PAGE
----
Scientists are exploring new antifongal medicines that may help people recover from infection with HIV, hepatitis and other infectious diseases.
A team of researchers in the US says the drugs work by blocking a molecule that’s associated with HIV.
The drugs can be administered by injection, by mouth or by using a nasal spray.
It is not known whether the drugs would also work for other infections.
The discovery of these medicines could also help reduce the number of people dying from HIV in the United States, the researchers said.
“We are now in the process of testing these new antifeal drugs on patients in the African continent who have recently been infected with HIV and are not receiving antiretroviral drugs,” said senior author and associate professor of medicine, Dr James Dolan, from the University of Washington in Seattle.
“Our preliminary results suggest that our new antivethmic drugs can prevent infection from HIV, and also help with the progression of some viral diseases,” he said.
The research was published in the journal Nature Communications.
The team used two compounds in a series of studies to test the effectiveness of the drugs.
They found that a combination of the two drugs reduced the likelihood of infection by a virus by about 90 per cent.
“These drugs work like a cocktail of two or three different antifeals,” Dr Dolan said.
These drugs work very differently from the drugs currently on the market, Dr Dola said.
They don’t work by slowing the spread of a virus, but by stopping its ability to replicate.
Instead, they target specific molecules of the virus.
These molecules are known as antigen receptors, which are the receptor molecules that the body has to attack when it comes into contact with HIV-1.
“Antibodies work by targeting specific proteins or molecules of virus to stop the virus from replicating,” Dr Sondhi, who led the study from the university, said.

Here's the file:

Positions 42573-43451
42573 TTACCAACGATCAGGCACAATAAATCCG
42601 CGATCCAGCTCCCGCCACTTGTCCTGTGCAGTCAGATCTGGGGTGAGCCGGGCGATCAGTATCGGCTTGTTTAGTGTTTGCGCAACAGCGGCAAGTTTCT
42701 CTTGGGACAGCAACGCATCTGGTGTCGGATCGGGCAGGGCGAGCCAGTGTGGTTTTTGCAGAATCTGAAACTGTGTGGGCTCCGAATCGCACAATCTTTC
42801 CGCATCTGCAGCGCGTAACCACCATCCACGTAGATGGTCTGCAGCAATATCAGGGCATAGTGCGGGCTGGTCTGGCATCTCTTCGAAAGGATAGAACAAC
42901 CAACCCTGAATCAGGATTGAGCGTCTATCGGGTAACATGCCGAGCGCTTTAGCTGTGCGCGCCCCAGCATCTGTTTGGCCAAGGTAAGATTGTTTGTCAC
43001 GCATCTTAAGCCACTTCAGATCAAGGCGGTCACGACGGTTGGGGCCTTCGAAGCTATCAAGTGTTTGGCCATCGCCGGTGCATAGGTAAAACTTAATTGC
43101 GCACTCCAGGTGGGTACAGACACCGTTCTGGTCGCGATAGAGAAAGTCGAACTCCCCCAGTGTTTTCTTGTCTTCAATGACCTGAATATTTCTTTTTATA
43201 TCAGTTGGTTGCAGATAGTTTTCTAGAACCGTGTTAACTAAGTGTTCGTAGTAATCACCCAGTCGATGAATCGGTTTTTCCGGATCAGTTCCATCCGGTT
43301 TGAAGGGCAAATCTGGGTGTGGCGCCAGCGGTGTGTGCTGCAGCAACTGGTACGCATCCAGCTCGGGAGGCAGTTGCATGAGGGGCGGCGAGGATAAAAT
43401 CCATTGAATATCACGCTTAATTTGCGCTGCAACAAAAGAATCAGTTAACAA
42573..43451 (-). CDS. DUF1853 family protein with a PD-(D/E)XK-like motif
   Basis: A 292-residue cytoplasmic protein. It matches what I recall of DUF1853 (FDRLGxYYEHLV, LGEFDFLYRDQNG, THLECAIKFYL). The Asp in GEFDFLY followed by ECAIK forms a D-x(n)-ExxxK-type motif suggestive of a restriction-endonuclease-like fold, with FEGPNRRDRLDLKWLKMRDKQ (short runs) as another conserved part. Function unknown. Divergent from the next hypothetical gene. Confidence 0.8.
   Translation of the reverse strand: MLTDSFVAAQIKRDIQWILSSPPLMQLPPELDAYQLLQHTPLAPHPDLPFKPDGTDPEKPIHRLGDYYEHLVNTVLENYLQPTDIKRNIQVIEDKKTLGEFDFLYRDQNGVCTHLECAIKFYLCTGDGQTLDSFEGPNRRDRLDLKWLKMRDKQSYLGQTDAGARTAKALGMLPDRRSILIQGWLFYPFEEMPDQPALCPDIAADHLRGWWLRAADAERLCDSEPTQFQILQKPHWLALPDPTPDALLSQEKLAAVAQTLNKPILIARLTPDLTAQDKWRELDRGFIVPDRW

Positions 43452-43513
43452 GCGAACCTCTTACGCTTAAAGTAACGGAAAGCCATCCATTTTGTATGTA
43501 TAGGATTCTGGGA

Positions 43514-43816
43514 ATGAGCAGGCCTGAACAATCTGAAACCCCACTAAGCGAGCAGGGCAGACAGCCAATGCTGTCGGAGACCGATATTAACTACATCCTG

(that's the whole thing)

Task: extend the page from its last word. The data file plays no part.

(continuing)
One of the compounds, called the triterpenoid, was shown to inhibit the replication of the HIV-2 virus in a mouse model.
This study was the first to test whether this drug could also be used to treat people infected with the hepatitis C virus.
“If we can treat hepatitis C patients with antiretsitants, we could reduce the risk of getting HIV infection,” Dr James said.
Antiretritis, also known as arthritis, can affect the joints and muscles in people with HIV infection.
The treatment, known as co-treatment, is designed to keep the body from attacking the infection.
It has not been shown to treat other infections, but Dr Dolo said this research showed the effectiveness could be applied to people infected only with HIV or hepatitis C. The scientists used a drug called CELTA, which blocks the proteins involved in HIV replication.
This drug is also used to prevent the virus causing inflammation in people infected by other viral diseases.
“There are about 10,000 new infections in the USA each year and approximately one in three HIV-positive people have been treated with this drug,” Dr Oleg Vankin, a professor of pharmacology and immunology at the University in St Petersburg, Russia, who was not involved in the research, said in a statement.
“Currently, the only way to treat HIV is by the use of antiviral drugs and co-therapy with anti-viral drugs, which can take years.
“More clinical trials are needed to assess their potential benefits and side effects. “
The new antiretic drugs may be a promising option to reduce the incidence of infections by HIV in our country,” he added.
“More clinical trials are needed to assess their potential benefits and side effects.
The study also highlights the importance of the development of better and more potent drugs for managing HIV,” he concluded.
The findings have been published in Nature Communications, the journal of the Royal Society of Medicine.
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